Sophocles' Antigone - The Real Tragedy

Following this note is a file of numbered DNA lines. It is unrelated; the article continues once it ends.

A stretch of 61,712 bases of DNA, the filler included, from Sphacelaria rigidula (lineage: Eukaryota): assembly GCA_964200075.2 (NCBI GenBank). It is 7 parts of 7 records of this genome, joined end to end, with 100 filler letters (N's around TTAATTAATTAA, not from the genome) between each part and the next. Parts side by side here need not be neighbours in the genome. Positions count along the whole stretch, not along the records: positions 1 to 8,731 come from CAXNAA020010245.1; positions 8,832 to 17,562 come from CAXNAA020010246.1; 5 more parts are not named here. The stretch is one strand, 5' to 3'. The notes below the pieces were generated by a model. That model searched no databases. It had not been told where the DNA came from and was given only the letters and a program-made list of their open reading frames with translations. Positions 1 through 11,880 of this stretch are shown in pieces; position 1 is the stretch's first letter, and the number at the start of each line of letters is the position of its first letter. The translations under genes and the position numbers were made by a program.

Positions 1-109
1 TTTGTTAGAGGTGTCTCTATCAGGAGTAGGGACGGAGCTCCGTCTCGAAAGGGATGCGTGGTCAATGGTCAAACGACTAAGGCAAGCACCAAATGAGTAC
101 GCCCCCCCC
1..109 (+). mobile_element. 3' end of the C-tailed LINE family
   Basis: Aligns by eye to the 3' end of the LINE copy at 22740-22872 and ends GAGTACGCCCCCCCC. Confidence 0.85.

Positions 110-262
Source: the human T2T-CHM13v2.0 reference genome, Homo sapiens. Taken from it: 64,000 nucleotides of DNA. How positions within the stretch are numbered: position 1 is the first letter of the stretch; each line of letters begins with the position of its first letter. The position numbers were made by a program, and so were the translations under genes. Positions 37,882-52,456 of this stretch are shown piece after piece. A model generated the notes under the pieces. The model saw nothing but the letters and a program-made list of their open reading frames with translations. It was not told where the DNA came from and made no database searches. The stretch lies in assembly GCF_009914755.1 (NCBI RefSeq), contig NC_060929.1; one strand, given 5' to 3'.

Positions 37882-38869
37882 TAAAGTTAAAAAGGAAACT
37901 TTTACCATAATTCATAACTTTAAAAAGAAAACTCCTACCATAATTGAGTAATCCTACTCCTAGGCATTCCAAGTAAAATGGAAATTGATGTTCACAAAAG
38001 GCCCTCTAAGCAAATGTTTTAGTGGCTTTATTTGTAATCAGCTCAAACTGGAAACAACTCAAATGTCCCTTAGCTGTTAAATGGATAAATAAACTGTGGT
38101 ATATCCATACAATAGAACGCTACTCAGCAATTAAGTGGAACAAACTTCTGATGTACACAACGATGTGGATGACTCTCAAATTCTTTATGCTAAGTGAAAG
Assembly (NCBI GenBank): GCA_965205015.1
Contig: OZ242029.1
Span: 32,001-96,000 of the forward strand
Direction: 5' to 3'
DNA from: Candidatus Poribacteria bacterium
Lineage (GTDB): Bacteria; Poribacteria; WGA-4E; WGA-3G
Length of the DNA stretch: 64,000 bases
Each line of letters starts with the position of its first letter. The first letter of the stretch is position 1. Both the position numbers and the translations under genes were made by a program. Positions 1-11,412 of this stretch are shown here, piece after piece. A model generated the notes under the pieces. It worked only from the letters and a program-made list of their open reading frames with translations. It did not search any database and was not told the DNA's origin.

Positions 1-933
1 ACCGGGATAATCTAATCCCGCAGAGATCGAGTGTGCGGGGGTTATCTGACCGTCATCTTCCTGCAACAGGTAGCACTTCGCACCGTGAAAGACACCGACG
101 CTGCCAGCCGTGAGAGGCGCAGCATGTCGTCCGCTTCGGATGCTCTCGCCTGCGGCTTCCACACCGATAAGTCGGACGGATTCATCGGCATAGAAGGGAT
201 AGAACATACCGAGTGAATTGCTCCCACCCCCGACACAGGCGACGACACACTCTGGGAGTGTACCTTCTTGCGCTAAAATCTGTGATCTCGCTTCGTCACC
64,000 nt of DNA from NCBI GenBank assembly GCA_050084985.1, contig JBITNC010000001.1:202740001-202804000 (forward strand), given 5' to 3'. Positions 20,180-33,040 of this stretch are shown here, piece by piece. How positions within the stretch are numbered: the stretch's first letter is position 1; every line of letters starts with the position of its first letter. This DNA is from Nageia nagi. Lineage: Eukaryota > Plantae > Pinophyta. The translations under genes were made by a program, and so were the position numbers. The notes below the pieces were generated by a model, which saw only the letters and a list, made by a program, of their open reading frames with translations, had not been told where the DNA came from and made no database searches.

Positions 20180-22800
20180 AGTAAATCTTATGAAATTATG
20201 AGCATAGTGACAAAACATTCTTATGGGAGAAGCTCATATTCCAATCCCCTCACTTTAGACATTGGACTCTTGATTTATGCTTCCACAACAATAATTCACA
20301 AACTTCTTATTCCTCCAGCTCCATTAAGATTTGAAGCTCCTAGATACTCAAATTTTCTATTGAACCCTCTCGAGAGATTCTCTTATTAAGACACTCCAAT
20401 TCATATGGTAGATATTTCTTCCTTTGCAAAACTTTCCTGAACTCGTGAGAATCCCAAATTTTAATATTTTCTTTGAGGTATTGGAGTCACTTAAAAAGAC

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Tragedy of Antigone The play “Antigone” by Sophocles displays many qualities that make it a great tragedy. A tragedy is defined as a dramatic or literary work in which the principal character engages in a morally significant struggle ending in ruin or profound disappointment. In creating his tragedy “Antigone”, Sophocles uses many techniques to create the feelings of fear and pity in his readers. This in turn creates an excellent tragedy. In order for a play to be considered a tragedy it must achieve the purgation of fear and pity. In the play “Antigone”, Sophocles does a great job of bringing out these two emotions in a reader. At the beginning of the play there is a conversation between Antigone and her sister Ismene. During the conversation the reader learns the two girls lost their father in battle and both of their brothers at the hands of one another. Then the reader learns that one of the brothers, Polynices, has been left out to die without a proper burial. At this time the reader begins to feel pity for the two sisters. They have lost their father and their two brothers all at the same time. Later in the conversation the reader learns that Antigone has a plan to bury here brother Polynices and that she wants Ismene to help her. Ismene is scared to do this because the new king, Creon, has issued a decree that says that any person that attempts to bury the body will be sentenced to death. The fact that Antigone is going to attempt to bury the body creates fear in the reader. They are fearful as to what will happen to Antigone if she is caught. As the play moves on there is a building of this fear and pity that is felt for many of the characters that finally is resolved at the catastrophe. At that point the reader learns that Creon, the king, has lost his wife, his son, and his niece Antigone, all because he was too stubborn to give in as well as to afraid that if he did give in that he would be judged as an easy king. In a way this ending brings the two emotions together. The reader feels pity for Creon because of his great loss, but at the same time he feels a bit of fear because he wouldn’t want this type of tragedy to ever occur in his life.
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